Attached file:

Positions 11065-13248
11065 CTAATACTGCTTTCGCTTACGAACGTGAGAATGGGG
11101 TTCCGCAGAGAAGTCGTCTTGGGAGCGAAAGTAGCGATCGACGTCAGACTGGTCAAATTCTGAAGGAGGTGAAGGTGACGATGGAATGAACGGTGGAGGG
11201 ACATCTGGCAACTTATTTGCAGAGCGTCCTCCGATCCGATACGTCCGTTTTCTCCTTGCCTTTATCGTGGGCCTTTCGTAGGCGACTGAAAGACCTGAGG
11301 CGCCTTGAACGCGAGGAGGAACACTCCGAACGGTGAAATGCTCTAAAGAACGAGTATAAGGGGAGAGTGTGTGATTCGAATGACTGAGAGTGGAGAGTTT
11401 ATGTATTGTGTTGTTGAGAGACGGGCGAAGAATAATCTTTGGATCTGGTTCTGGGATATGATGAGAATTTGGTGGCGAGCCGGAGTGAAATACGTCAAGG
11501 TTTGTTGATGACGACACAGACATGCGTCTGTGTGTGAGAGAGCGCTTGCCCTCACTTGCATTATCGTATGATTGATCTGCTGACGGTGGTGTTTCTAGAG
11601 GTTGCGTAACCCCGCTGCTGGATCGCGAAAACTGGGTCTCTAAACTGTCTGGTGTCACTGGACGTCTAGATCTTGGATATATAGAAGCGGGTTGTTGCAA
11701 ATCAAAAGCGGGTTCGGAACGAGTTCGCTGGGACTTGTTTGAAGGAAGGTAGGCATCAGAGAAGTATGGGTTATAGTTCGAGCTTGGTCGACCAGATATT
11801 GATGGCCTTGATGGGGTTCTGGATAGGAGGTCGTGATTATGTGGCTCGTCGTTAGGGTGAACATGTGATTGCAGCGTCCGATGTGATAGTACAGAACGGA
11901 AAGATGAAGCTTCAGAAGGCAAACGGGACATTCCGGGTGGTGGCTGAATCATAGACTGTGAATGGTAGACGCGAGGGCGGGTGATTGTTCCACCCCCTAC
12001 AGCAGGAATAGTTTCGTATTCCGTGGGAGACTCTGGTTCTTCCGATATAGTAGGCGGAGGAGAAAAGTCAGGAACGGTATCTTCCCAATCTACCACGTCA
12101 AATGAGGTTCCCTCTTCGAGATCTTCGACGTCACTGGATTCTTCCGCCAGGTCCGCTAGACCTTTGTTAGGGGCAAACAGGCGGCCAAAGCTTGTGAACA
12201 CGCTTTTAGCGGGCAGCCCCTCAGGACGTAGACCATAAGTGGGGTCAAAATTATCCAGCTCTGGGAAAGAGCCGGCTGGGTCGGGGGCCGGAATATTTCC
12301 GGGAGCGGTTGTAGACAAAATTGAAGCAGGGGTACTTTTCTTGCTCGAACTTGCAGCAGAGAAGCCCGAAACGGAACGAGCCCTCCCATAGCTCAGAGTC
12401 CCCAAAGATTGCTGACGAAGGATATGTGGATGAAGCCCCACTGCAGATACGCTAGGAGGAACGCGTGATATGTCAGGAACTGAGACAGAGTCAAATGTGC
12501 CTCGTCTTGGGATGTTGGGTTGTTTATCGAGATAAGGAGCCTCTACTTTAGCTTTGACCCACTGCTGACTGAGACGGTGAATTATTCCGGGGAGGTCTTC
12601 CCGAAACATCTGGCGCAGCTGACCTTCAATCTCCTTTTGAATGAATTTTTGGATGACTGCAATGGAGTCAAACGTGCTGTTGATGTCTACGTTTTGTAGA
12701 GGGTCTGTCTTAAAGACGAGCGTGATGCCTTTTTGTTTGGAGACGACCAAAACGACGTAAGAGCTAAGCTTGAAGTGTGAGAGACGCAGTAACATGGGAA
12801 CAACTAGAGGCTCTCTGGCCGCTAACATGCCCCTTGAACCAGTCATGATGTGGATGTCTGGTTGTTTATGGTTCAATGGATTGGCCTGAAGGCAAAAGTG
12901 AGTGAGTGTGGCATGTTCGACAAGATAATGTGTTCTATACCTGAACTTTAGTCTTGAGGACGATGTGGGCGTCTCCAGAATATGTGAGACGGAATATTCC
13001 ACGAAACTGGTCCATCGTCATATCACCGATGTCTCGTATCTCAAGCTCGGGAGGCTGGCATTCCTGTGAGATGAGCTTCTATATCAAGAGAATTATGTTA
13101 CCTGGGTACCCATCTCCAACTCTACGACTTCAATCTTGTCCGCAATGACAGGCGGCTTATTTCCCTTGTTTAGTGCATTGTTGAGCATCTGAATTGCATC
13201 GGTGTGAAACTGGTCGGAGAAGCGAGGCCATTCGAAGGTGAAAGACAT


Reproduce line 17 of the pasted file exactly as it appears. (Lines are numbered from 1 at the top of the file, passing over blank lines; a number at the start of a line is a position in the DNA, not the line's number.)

12501 CTCGTCTTGGGATGTTGGGTTGTTTATCGAGATAAGGAGCCTCTACTTTAGCTTTGACCCACTGCTGACTGAGACGGTGAATTATTCCGGGGAGGTCTTC